Yesterday I fainted on the tube. It wasn’t too dramatic: I started to feel dizzy and overheated, someone spotted I looked like a thirtysomething Casper the Friendly Ghost and offered me their seat.
I used to LOVE this film
I collapsed at just that moment, landing knees to floor and head to seat. Like a crumpled marionette.
This hero-stranger accompanied me off the train and I fell a bit in love, not gonna lie
Fainting is a semi-regular occurrence for me due to low blood pressure. I’m deeply glamorous like that.
Last year I fainted by the London Eye and smashed my phone screen. Cue the saddest face emoji.
Another time I fainted at Waterloo station and came round – flat out on the floor – to find commuters stepping nimbly over my body. Like I was an empty packet of Quavers.
In the words of Victor Meldrew, I could not believe it!
I took great offence that my outfit that day must have made me look more ‘drunk outpatient’ than ‘swooning city worker’.
However those fainting instances pale [pun intended] into insignificance when I tell you about My Most Unfortunate Faint Ever.
It was back in my uni days when I cycled everywhere. I’d been at a play rehearsal (I was a drama student, please forgive me *wild, over-acted, pleading gesture*) and had then hung out with my am-dram friends into the early hours.
Anyhoo, I was cycling home at about 2am when – what felt like out of nowhere – I fainted clean off my bike and onto the road.
I came round with ambulance folk and a few other night owl students circled around me.
I’m just going to pause here so you can murmur in shock and sympathy.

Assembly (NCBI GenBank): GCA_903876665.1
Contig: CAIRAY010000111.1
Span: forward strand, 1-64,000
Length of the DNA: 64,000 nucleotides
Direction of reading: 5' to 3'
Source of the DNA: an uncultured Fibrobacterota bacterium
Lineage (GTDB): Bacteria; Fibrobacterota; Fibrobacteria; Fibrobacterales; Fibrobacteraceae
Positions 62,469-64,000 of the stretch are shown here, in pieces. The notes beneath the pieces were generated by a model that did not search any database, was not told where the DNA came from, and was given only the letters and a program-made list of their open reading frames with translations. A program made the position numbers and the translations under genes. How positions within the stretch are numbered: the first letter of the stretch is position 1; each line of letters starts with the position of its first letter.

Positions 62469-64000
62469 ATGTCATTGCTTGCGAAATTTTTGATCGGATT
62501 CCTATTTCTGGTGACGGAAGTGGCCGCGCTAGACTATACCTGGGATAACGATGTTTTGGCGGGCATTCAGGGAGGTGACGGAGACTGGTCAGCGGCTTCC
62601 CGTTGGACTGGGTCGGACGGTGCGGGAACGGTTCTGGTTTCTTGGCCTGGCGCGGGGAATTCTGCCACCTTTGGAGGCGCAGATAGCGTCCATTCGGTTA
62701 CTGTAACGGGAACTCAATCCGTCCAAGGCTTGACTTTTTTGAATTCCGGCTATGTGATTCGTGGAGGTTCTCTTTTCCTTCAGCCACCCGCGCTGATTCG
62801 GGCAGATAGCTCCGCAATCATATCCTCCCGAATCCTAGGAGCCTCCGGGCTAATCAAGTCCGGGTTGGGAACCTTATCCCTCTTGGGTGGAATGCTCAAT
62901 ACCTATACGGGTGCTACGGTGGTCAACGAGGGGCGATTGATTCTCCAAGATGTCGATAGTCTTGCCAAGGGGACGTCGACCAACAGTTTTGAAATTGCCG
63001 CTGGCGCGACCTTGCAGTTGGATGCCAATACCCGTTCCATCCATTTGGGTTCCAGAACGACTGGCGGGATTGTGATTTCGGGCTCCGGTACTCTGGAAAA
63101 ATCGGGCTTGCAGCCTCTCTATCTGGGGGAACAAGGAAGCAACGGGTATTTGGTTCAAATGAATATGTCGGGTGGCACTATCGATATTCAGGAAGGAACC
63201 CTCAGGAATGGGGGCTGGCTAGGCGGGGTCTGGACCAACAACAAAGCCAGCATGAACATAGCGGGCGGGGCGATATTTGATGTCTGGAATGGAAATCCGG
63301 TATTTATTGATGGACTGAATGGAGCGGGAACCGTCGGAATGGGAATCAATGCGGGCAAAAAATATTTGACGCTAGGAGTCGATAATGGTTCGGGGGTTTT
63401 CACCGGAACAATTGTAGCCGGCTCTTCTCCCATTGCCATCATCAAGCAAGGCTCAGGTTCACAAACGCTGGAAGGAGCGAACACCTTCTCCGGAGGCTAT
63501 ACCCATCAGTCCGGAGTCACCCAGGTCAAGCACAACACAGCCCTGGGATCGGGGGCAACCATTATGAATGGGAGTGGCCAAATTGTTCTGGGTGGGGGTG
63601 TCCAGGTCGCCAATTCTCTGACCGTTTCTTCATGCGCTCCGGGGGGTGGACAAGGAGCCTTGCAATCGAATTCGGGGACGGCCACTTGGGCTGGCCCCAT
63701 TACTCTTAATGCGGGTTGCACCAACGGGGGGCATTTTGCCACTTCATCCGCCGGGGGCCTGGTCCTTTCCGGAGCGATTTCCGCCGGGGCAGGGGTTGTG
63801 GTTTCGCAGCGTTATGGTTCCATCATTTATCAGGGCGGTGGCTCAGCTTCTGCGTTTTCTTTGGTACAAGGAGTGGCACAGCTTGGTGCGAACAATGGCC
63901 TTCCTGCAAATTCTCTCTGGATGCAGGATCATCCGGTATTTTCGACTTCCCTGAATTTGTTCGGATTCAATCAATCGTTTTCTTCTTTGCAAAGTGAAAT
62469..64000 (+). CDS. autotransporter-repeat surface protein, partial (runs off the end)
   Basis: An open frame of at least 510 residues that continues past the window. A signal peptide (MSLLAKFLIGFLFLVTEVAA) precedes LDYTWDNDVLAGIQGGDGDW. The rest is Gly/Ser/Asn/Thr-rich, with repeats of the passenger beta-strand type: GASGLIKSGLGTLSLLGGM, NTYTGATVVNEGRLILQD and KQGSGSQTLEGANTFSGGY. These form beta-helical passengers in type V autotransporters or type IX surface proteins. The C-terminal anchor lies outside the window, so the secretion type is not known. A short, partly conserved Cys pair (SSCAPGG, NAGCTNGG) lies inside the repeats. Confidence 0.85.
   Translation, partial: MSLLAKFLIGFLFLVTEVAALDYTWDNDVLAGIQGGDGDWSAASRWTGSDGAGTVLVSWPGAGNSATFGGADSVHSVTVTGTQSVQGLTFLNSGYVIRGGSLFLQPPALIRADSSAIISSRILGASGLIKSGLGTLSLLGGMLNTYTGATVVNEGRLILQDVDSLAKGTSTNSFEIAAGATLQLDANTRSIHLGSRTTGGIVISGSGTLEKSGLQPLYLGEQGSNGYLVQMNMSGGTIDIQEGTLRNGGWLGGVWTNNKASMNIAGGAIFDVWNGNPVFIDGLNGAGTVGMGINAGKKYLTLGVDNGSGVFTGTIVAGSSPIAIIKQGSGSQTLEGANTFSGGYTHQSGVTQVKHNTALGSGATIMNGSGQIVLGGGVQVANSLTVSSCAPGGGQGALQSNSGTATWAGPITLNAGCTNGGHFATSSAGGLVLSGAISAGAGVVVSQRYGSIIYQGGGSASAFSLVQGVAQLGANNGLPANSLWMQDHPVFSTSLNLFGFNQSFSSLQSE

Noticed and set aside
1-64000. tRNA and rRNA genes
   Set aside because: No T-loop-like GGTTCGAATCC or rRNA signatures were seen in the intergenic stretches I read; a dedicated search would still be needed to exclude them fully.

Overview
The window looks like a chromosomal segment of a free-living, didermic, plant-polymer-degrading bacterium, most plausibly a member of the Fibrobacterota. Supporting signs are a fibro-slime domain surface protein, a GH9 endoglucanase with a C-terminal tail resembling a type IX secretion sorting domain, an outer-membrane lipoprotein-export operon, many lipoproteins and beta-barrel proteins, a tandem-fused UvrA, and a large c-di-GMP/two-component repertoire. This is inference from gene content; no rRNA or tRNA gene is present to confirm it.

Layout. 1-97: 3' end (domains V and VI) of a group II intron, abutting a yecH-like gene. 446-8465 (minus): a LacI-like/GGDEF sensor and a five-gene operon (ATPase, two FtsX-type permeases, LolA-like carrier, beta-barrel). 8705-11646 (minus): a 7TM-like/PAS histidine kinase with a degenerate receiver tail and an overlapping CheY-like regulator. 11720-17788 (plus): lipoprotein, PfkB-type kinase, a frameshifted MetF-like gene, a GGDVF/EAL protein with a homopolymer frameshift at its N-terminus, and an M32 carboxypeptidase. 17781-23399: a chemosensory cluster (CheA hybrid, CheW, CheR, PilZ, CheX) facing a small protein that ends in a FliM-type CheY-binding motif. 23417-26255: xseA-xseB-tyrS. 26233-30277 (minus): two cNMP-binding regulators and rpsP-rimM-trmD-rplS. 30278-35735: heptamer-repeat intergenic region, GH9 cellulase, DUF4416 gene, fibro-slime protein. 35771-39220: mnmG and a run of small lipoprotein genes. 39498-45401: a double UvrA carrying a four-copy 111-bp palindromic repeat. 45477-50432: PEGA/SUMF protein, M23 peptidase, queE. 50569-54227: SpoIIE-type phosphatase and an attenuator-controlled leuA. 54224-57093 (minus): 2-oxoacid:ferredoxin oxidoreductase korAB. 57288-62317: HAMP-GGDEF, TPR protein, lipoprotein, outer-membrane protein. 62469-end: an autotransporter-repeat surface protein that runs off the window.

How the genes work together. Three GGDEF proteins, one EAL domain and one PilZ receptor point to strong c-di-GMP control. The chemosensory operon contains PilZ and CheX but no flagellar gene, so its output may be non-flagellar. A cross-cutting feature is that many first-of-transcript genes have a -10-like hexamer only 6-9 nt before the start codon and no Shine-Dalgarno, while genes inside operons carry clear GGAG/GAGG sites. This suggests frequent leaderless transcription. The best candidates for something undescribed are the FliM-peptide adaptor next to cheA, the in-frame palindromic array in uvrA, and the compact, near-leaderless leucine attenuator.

Thank you, so kind.
I felt absolutely fine – other than a bump to the head – but the ambulance folk insisted that I go to hospital for a check up. That is their job to be fair, I don’t begrudge them thinking ‘better safe than sorry’.
The other students kindly offered to padlock my bike up at the scene of the accident. They seemed pretty excited to be playing a key role in the drama. Probably not much good on TV that time of night.
So off I was whisked and put in a hospital bed to rest.
Enter: a doctor.
Now I should add here that what I was wearing was a long coat which had stayed firmly buttoned up, faint and all.
The doctor asked me to take my coat off so I could be examined and he could listen to my heart beat…and it was at this point that what I was wearing underneath came crashing back into my conscious mind.
NOT BLOODY MUCH.
The rehearsal I’d been at was for a production of the saucy nature. It was a Greek-tragedy-come-Chicago-the-Musical-rip-off. As you do. Think Glee mash-up set in 600 BC.
A bit like this except we were WAY less talented and WAY more earnest
Under my long coat I was in my character’s costume: suspenders, frilly knickers and a lace basque.
I had no choice.
Off came my coat and off went my dignity, hand in hand.
The doctor looked me up and down in disbelief. Then, trying to swallow his laughter, he said: “There was really no need to dress up just to come to hospital.”
Ever heard the questionable advice: ‘wear matching underwear everyday in case you’re ever in a car accident’? Like you wouldn’t have anything more important to worry about, blinking Nora.
What I would add – after my basque got a good airing at the hospital – is make sure nice underwear isn’t all you’re wearing. Clothes too, just for good measure.